Vajiko Chachkhiani, Winter which was not there, 2017, HD video, color, sound, 12 minutes 30 seconds.

Vajiko Chachkhiani, Winter which was not there, 2017, HD video, color, sound, 12 minutes 30 seconds.

Vajiko Chachkhiani

Vajiko Chachkhiani, Winter which was not there, 2017, HD video, color, sound, 12 minutes 30 seconds.

“For me, it is important to let works happen—I don’t approach a work by thinking, ‘Now I’m going to make a sculpture,’” Vajiko Chachkhiani once remarked. The Georgian artist’s recent exhibition “Summer which was not there” certainly foregrounded the question of what makes certain works feel “natural” and others less so. The show consisted of nine sculptural works and two videos, of which the latest, Winter which was not there, 2017, was without a doubt the show’s highlight—its down-to-earth poetry and fine sense of understatement conveyed a convincing inevitability.

As the video begins, we see a statue being pulled out of the sea by a crane as a man watches from shore. One thinks of the statues of Lenin that were removed after the fall of Communism in Eastern Europe. But this is no Lenin: The stone face looks like that of the man watching. One wonders who he could be.

Whoever he is, the man gets into a truck and backs it up to the statue. Then his journey begins, with the concrete figure dragging behind his vehicle, throwing off sparks as it is towed along. We hear scraping sounds and see the white traces the statue left along the road, like chalk on a board. The whole thing seems all the more absurd because the main character acts without showing any emotion, as if performing his daily job. There is no dialogue, no voice-over, only the man’s silence and that of the dog that accompanies him. The car stops for a while; the man observes some cattle on the hills. When he restarts the car, the head of the statue drops off and stays behind. This journey is clearly not about making a delivery; it is about taking something with you and slowly losing it, or getting rid of it on purpose. The man is dragging his self-image, or his past, behind him until it disappears. Maybe he is bringing himself home this way. He drives until the job is done—until the sculpture has fully been destroyed, broken to pieces through contact with the road. Eventually he arrives in a poor, dusty neighborhood (filmed in the artist’s hometown of Tbilisi) with run-down houses. Again, the crumbling stone seems to belong to the landscape.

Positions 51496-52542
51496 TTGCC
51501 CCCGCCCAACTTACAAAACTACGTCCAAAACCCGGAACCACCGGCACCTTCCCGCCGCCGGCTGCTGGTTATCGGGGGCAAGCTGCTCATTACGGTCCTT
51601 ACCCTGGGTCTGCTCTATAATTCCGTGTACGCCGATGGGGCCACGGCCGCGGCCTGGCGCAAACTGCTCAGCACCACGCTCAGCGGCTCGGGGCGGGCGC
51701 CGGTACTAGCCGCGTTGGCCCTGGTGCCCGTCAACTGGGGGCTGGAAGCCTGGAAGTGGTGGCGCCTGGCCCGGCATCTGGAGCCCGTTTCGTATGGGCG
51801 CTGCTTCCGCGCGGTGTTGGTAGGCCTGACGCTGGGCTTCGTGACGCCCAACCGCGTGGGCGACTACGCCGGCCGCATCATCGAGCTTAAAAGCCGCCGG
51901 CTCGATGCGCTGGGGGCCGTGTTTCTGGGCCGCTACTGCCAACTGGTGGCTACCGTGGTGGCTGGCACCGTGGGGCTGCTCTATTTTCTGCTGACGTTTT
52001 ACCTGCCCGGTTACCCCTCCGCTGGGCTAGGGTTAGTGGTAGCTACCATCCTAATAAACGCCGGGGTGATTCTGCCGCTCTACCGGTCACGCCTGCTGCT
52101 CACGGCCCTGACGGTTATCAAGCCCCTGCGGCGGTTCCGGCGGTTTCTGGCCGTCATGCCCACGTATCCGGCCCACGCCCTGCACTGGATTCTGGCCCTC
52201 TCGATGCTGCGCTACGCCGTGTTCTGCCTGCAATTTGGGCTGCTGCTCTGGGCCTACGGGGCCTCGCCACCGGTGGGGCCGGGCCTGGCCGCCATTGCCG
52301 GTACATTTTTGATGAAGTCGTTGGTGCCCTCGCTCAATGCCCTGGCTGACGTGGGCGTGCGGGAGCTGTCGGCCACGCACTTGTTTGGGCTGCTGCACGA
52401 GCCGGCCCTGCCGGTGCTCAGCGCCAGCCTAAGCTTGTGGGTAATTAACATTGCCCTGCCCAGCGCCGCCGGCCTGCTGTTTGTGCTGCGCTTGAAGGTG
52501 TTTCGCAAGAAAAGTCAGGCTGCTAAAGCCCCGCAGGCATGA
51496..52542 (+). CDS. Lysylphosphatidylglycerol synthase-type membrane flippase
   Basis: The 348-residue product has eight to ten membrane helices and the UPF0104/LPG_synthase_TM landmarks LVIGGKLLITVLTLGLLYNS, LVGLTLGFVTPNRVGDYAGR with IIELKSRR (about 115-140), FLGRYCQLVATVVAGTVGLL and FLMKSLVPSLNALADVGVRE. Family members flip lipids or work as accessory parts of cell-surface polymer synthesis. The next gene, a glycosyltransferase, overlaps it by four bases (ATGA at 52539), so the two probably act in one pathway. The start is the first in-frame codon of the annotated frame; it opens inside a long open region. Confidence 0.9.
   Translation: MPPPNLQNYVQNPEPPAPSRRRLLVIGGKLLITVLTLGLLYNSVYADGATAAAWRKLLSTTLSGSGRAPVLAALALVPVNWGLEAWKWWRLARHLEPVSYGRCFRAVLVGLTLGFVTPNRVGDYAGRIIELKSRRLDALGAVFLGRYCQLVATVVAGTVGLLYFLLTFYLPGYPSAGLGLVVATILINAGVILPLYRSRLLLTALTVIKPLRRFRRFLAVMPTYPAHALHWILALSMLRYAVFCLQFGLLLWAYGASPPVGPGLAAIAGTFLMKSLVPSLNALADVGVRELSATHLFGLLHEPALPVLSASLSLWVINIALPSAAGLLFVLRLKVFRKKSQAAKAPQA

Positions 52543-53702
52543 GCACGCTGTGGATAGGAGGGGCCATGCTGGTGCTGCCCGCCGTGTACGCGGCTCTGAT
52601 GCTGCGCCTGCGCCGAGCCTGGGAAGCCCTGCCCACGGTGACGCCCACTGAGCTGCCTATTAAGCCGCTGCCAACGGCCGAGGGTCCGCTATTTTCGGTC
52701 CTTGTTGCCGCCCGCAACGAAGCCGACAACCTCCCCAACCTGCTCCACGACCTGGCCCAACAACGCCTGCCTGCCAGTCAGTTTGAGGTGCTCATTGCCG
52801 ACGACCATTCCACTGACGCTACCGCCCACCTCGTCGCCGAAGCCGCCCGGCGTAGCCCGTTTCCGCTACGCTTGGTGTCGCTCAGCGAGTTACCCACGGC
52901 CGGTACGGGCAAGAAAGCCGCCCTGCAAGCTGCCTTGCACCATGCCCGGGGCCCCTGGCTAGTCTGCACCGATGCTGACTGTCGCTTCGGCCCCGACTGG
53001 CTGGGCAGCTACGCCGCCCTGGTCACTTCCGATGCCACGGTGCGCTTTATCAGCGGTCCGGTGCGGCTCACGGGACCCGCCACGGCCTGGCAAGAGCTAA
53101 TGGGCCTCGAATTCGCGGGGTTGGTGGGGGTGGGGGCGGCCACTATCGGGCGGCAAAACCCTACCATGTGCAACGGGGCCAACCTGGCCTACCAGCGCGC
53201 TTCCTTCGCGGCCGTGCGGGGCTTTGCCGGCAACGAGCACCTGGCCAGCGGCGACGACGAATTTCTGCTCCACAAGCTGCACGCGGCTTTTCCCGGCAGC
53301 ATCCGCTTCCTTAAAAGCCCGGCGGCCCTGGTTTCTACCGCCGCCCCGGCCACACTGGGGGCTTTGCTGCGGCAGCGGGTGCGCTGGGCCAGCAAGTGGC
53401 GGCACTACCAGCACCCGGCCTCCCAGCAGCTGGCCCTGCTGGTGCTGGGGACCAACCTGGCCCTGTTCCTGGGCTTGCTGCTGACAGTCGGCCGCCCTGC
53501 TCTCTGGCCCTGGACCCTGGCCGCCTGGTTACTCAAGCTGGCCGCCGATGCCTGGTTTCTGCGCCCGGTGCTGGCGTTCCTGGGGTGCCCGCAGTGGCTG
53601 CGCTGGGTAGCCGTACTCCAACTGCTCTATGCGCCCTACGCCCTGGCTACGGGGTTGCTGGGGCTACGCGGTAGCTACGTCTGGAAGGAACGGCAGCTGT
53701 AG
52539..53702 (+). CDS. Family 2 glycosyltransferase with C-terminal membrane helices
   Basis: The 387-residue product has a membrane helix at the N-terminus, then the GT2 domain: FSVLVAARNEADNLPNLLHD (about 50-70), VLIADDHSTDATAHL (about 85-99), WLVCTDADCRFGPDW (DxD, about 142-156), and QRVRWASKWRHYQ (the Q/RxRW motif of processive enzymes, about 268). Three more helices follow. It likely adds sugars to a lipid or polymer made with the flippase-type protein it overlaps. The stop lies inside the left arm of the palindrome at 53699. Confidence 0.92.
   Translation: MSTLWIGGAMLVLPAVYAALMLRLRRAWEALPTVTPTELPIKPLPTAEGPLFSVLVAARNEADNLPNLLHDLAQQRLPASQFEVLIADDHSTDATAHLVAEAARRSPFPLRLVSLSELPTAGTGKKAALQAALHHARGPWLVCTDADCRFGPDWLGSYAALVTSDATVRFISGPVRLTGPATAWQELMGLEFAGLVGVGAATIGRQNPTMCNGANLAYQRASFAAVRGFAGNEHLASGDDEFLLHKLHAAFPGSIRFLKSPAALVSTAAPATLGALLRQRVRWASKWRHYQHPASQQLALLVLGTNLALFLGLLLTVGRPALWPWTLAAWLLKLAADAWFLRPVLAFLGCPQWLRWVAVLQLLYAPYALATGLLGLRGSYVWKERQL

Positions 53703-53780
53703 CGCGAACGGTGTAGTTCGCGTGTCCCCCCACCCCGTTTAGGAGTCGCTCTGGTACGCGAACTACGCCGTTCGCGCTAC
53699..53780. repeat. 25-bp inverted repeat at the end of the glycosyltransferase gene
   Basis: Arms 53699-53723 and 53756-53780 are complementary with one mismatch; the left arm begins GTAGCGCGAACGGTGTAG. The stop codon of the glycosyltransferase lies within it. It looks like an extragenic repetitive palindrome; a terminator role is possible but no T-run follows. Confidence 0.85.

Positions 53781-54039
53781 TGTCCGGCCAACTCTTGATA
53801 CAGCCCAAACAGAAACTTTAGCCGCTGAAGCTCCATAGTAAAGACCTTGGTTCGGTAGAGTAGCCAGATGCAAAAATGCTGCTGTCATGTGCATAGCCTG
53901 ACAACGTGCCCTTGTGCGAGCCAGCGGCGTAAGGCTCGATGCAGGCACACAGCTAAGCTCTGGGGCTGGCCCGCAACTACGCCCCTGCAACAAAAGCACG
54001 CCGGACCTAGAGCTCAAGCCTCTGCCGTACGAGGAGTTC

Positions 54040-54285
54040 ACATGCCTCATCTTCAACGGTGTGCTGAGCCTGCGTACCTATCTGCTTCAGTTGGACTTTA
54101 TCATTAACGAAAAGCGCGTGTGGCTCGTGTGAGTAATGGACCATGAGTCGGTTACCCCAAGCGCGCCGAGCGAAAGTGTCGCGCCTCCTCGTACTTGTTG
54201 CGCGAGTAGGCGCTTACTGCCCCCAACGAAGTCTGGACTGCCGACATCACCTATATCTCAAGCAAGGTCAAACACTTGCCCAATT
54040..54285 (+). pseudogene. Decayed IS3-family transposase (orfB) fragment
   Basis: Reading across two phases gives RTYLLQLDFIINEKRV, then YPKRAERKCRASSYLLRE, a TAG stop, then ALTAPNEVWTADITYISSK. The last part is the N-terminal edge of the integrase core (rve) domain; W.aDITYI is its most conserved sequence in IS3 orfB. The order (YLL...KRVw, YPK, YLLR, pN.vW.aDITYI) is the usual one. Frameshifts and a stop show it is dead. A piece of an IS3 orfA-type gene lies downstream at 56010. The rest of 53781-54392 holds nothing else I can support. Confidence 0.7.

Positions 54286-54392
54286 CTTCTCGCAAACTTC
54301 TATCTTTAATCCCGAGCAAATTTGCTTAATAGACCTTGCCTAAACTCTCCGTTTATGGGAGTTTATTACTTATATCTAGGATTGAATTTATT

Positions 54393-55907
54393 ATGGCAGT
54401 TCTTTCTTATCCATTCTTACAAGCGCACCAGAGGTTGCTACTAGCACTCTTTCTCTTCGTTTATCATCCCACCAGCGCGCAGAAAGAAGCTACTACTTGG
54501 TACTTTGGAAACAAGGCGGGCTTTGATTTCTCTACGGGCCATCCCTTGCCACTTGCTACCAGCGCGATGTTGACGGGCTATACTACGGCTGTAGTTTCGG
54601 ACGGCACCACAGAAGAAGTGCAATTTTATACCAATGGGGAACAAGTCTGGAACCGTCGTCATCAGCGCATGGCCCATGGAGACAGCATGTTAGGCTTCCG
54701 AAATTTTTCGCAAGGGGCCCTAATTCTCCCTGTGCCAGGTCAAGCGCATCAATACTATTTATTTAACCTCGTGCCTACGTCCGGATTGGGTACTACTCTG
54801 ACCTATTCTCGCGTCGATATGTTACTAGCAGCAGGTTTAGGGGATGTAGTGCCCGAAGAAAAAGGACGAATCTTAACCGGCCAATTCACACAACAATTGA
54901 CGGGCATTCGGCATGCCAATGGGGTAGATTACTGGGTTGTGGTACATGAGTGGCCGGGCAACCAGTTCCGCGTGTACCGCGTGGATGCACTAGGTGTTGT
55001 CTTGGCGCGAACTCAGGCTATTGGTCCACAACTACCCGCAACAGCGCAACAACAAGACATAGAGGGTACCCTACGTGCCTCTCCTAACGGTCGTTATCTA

Chachkhiani must like stone: The primordial material appeared in two other works in the show. The video We drive far, you in front, 2016, shows pieces of rock tumbling onto one another in slow motion. We see the impact close up, witness the breaking of the stones. There’s something hypnotic about this spectacle, but it lacks the mysterious suspense and ambiguity of the main movie. Also on display were seven works from the series “You touch parts of me, I did not know before,” 2017, each consisting of a moss-covered stone block with metal splitting pins stuck in it. They show, once more, material being “hurt.” In these works, I sensed the artist’s decision to perform a certain symbolic act a little too explicitly. Winter which was not there, on the other hand, aroused no such thoughts. It activates a stream of consciousness and poetic associations: thoughts between an outer, bare, Georgian winter landscape, political history, and an inner journey. It feels natural and unpretentious, right from the start. The movie is absurd, melancholic, and very dry in its realism. It just happens.

Jurriaan Benschop